Monica Trauzzi: How long before we get to that point of commercially viable CCS?
John Cohen: Well, that is dependent upon when we can move forward with the commercial scale demonstration project. It's the key piece of the puzzle. That's where we get the confidence in the engineering and also move on down the cost curve so we can get this into the marketplace. So it depends on when we can get the commercial scale demonstration done.
Monica Trauzzi: ALSTOM has a wide-ranging portfolio of technologies that invests in everything from solar to wind to coal, what do you consider the riskiest investments right now?
John Cohen: Well, I think I come back to the core principle of we need to develop all of our domestic energy resources. So that includes wind. Let's consider how far wind has come. Since 2007, about 35 percent of our new generation brought online to the grid has been wind. That's really quite significant. The Federal Energy Regulatory Commission said in September that 100 percent of new generation was wind and solar. So what we're seeing is the country taking advantage of our full diversity of supply. This needs to continue and a national energy strategy needs to put in place the policy so we can continue to advance all of our diversity of supplies.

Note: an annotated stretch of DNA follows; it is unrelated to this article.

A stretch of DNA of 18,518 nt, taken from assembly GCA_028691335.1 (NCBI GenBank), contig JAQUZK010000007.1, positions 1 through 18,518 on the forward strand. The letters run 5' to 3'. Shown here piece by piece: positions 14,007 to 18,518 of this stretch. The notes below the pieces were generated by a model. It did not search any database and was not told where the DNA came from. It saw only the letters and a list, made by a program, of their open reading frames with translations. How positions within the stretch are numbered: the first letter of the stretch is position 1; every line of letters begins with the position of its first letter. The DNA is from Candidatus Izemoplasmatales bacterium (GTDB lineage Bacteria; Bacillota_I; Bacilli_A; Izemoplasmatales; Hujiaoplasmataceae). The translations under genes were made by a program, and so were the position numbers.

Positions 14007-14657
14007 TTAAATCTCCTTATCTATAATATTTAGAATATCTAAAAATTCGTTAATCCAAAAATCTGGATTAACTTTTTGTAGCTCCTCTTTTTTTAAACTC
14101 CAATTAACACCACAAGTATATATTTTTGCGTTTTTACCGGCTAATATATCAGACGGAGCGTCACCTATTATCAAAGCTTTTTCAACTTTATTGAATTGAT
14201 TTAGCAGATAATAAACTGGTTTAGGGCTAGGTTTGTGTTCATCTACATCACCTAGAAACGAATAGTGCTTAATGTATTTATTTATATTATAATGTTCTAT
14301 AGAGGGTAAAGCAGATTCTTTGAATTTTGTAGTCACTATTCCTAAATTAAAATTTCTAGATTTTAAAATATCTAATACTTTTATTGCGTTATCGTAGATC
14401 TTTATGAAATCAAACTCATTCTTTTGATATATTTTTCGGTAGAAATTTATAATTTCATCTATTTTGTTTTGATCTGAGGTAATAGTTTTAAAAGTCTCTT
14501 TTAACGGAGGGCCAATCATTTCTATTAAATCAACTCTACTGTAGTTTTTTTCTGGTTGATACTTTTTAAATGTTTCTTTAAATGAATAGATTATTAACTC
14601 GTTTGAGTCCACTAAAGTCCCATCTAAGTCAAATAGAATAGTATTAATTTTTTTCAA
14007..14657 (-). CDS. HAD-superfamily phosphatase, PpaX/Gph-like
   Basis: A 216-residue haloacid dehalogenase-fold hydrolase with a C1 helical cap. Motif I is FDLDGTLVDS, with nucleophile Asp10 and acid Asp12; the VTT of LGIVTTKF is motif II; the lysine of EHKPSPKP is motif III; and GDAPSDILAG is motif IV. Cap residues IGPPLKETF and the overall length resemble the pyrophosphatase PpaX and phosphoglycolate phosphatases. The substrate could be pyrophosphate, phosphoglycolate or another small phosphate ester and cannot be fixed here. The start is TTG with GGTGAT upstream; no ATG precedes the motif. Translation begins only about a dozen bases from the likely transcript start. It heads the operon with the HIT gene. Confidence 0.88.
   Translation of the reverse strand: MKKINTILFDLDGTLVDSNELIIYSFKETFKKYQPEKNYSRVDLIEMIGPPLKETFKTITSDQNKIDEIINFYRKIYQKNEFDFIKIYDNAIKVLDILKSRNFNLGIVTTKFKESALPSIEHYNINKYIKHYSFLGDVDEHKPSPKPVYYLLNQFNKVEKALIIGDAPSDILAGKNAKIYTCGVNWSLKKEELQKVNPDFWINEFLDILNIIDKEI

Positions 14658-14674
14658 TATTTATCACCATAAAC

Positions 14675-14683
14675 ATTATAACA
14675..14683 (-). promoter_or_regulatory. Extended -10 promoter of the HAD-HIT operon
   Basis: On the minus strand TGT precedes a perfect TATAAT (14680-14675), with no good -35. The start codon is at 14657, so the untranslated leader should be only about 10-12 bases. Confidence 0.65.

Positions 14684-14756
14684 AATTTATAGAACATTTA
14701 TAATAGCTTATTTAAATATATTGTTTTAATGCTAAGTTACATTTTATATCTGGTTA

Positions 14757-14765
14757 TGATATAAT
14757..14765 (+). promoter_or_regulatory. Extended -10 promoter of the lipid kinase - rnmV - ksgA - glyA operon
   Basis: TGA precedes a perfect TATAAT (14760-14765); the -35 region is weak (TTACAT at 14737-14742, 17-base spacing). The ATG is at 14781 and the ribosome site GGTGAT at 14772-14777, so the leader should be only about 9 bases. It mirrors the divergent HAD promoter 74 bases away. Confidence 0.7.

Monica Trauzzi: We may very well have another divided Congress after this month's elections. What does that mean for the power generation sector? Does that mean more uncertainty?
John Cohen: I've been in Washington for almost 30 years and I've been involved in the energy debate through those years. And it used to be said that Congress would pass an energy strategy once every ten years whether it needed to or not. Well, we're overdue. And I think the Congress recognizes that, and I think the new administration is going to recognize the need to move forward with policy. So I think that's good news. Again, there's consensus that we need a national energy strategy that is "all of the above," but now we need to figure out the hard part, which is putting together the legislation and moving it through the Congress.
Monica Trauzzi: Talk of a carbon tax seems to have new life and we may see this discussed during a second Obama term. How successful of an approach do you believe a carbon tax is from a business standpoint?